InfoWorld review: Better network security, compliance with log management
ArcSight, LogRhythm, and NitroSecurity ace mining event logs for security alerting, compliance auditing, and other usesFollow @rogeragrimes
Log management is one of those necessary tasks that every company should do, but that few companies do consistently well. Collecting and analyzing computer and device logs can pay off in many areas, including information security, operations management, application monitoring, system troubleshooting, and compliance auditing. A good log management solution can help with any -- or all -- of these efforts.
Security auditing may be the No. 1 reason why many companies first investigate log management tools. Verizon's "2008 Data Breach Investigations Report" [PDF], which is quickly becoming one of the most respected sources on computer crime statistics, said it best: "Evidence of events leading up to 82 percent of data breaches was available to the organization prior to actual compromise. Regardless of the particular type of event monitoring in use, the result was the same: Information regarding the attack was neither noticed nor acted upon."
This review covers seven different hardware and software solutions for log management: ArcSight Logger 4.0, GFI EventsManager v.8.2, LogLogic MX3020 v.4.9.1, LogRhythm LR2000-XM v.5.0, NitroSecurity NitroView ESM and ELM v.8.4, Splunk 4.1.2, and Trustwave SIEM.
The goal of this review is to expose readers to a general cross-section of log management features and functionality, including what features set the different solutions apart. It's important to note that while we rank each product across a common set of evaluation criteria (on a scale of 1 to 10, 10 being the highest), the products are often dissimilar to one another -- they are often different classes of products.
For example, ArcSight's single-appliance Logger is strictly a log management solution and therefore lacks a number of features found in NitroSecurity's two-appliance SIEM (security information and event management) solution. My evaluation of both products -- and all the others in this review -- focused only on log management capabilities, and the product scorecards reflect only their log management features. I did not evaluate real-time event correlation -- the hallmark of the SIEM solution -- though I do note in the reviews and the product comparison table where those features are present. It's usually a good thing when a solution offers more capabilities at a given price point.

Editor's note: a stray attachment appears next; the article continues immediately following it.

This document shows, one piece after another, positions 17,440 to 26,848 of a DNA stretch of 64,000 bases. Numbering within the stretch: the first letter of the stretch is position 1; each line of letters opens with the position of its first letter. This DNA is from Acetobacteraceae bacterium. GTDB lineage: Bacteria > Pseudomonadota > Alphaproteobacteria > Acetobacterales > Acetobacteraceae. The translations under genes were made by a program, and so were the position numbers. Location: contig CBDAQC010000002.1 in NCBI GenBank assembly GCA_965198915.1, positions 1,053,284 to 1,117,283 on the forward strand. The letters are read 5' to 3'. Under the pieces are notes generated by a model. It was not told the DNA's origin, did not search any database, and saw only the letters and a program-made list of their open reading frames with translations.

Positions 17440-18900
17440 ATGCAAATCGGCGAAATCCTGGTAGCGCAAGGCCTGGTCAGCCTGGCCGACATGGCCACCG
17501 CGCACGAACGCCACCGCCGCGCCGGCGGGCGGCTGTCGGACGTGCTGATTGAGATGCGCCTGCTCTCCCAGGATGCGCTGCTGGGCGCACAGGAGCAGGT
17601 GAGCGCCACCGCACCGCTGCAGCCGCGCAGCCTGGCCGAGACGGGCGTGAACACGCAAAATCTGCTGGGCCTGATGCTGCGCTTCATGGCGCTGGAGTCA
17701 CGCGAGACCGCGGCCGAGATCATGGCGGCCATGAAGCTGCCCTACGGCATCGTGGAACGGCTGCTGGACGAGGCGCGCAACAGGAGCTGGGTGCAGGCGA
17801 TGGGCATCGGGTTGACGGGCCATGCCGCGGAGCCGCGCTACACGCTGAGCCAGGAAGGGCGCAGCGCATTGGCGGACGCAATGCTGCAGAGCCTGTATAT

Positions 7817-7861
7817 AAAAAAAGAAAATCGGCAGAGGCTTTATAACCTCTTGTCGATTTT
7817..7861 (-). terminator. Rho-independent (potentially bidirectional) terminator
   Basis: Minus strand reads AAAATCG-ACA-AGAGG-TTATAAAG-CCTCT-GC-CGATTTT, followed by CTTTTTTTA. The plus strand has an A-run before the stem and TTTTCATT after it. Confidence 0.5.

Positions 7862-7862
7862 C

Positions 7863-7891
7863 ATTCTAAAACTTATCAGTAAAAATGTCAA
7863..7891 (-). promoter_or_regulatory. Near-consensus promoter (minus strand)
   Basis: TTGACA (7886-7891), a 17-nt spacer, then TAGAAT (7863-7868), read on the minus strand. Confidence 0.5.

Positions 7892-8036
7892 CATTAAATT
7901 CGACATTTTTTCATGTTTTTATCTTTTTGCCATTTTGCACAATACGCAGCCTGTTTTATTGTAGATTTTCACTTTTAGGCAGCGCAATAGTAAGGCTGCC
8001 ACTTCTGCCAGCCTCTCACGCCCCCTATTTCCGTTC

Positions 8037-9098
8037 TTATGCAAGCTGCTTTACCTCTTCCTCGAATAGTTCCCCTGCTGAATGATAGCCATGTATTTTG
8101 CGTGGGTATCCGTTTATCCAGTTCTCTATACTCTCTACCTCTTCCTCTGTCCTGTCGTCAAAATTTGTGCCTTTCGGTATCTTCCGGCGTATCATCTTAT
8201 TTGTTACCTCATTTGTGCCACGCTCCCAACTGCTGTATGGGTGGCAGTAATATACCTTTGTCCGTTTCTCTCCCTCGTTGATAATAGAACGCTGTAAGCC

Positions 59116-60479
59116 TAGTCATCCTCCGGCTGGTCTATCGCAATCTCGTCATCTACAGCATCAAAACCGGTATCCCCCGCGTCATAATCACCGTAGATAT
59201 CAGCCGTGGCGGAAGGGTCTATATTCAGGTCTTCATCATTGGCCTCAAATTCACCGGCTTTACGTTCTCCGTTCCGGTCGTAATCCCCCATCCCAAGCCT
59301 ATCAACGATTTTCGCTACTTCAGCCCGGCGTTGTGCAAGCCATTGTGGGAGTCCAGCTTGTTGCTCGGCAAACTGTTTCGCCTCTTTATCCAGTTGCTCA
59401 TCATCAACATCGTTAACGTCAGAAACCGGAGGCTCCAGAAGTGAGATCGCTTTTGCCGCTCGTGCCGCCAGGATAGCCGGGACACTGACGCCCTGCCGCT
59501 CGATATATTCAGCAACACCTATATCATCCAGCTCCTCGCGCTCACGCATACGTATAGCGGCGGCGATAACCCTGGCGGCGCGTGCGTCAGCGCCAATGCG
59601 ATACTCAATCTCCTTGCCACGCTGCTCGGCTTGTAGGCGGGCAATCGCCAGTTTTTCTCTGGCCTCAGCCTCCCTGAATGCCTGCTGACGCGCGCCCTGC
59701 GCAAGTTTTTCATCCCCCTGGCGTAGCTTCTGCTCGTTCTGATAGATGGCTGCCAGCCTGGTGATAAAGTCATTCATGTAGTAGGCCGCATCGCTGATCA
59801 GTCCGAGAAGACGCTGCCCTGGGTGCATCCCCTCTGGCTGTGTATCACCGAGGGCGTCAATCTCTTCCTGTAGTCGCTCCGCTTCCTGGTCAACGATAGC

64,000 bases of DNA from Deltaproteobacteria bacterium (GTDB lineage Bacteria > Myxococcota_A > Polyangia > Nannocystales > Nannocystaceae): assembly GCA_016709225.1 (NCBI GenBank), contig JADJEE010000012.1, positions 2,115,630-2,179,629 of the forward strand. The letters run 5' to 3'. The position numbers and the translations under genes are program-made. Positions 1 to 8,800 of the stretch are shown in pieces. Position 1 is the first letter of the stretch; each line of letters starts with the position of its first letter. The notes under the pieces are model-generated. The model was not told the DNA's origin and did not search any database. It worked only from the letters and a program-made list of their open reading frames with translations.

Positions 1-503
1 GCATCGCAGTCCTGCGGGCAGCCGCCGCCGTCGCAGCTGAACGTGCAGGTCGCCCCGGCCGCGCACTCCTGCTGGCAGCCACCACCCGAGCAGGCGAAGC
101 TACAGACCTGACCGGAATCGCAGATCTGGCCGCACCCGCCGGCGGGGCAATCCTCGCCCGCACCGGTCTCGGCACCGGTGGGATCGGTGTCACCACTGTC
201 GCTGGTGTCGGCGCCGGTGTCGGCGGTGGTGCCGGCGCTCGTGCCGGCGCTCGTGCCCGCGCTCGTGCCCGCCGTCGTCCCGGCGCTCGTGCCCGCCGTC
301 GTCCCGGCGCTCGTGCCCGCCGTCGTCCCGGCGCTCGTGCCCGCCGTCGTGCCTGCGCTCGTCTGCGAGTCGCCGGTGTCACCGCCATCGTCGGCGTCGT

The product features and functions I did evaluate are those related to collecting, storing, and reviewing the wide variety of event logs a company might want to watch closely. While you won't need a complete and detailed understanding of log management to follow this product review, you might keep in mind the several distinct phases of the log management lifecycle: policy definition, configuration, collection, normalization, indexing, storage, correlation, baselining, alerting, and reporting. (You'll find summaries of these phases in the sidebar, "Living the log management lifecycle," and a more thorough treatment in my downloadable report, "Log Analysis Deep Dive: Finding Gold in Log Files.") The specific product features I examined, and the most important differences among products in this category, are explored in the remainder of this article.
Testing was done in a small private lab with 15 to 20 computers (some physical, some virtual), mimicking a small-business network with Windows, Linux, BSD, routers, and wireless clients. At times, some of the functionality was viewed when the product was running on larger, real production networks or on a remote lab created by the vendor, when more clients better demonstrated a particular feature.